Verdict: When it comes to simplicity and ease of use, the French press is the clear winner. It should be noted however that the Aeropress is also very simple to use, although it has extra steps that make it a bit demanding in comparison to the French press.

French Press

French Press

Quality of brewed coffee

The difference in the coffee quality is attributed to the type of filter used. The Aeropress uses paper filters, which produce smooth, brighter and lighter beverages. The paper filters have micropores that prevent oils and other coffee flavors from penetrating through. As a result, Aeropress beverages are clean and do not leave deposits on the cup.

The Aeropress is very adaptable and can be used to produce various recipes. The secret is the size of the grounds. For instance, micro grounds can produce an espresso-like beverage, if the pressure is right; while coarse granules can produce a beverage similar to a French press.

The French press is quite rigid and only uses coarse grounds to produce one type of beverage. The mesh filter allows all the natural oils, flavors and coffee grounds to penetrate through the final product. The French press, therefore, produces a full body coffee beverage that is rich in flavor and well balanced regarding thickness and texture with a darker hue. The beverage is usually oily and will stain cups. The only problem is over-steeping, which could result in bitter coffee. The French press can also be used to produce a cold beverage.

Verdict: Both devices produce great beverages, and the issue of quality should not be of concern. However, the French press produces superior quality of coffee, and it is due to this reason that it is still very popular. A French press beverage has all the oils, nutrients and flavors of the coffee. Also, it is very hard to make bad coffee with the French press, due to its simple brewing procedure.

On the other hand, the Aeropress is very versatile and can be used to make various beverages. This device gives you full control of the brewing process. You can alter the time, pressure, temperature, quantity of ground coffee and water-coffee ratio to produce whichever beverage suits you. The Aeropress is without a doubt a superior coffee maker, but the French press produces a better beverage.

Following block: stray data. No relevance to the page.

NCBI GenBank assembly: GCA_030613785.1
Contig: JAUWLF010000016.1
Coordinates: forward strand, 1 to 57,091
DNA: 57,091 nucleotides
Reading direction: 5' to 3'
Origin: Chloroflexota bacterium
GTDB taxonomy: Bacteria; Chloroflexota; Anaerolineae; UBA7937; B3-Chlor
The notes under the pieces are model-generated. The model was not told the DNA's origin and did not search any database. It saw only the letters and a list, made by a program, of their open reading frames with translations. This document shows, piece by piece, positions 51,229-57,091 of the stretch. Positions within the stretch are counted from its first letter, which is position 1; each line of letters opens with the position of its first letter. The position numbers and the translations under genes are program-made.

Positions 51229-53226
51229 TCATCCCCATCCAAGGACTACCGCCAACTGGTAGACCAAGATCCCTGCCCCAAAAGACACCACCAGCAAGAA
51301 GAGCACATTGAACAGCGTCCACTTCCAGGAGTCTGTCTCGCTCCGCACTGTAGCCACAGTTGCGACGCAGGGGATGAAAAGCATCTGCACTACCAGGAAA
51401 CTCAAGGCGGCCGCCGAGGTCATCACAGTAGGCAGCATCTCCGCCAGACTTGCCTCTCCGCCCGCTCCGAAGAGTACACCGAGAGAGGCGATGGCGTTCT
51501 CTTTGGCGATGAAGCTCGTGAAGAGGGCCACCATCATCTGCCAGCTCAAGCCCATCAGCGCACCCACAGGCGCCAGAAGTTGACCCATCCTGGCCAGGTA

Brewing time and capacity

On average, the French press takes about five minutes to brew coffee. This is because the coffee grounds have to be steeped in hot water for three to four minutes. This releases all the aromas, flavors, nutrients and oils to create the perfect French press beverage. The Aeropress takes less time than the French press. A whole brewing process lasts one to two minutes. There is no steeping involved; just pressure is used to push the coffee through the filter.

Despite the French press having a longer brewing time, it has a larger capacity than the Aeropress. French press devices come in different capacities ranging from 8oz to 35oz, while all Aeropress devices come in only one 8oz size. Therefore, a 32oz French press can produce about four mugs of coffee, which is three mugs more than the Aeropress, which produces a single mug at a time.

Verdict: When it comes to brewing time, the Aeropress is the obvious winner. However, its only constraint is that it cannot cater to several people at once. In this case, the French press wins due to its ability to produce several cups of high-quality coffee at once.

French Press coffee, how to make it to perfection

French Press

Final Verdict

Each brewer excels in its unique way. The Aeropress is more versatile and is much faster, while the French press produces a superior beverage and has a larger capacity that can cater to several people at once. It is therefore hard to single out the superior brewer. For the moment, we will leave it to you to be the judge.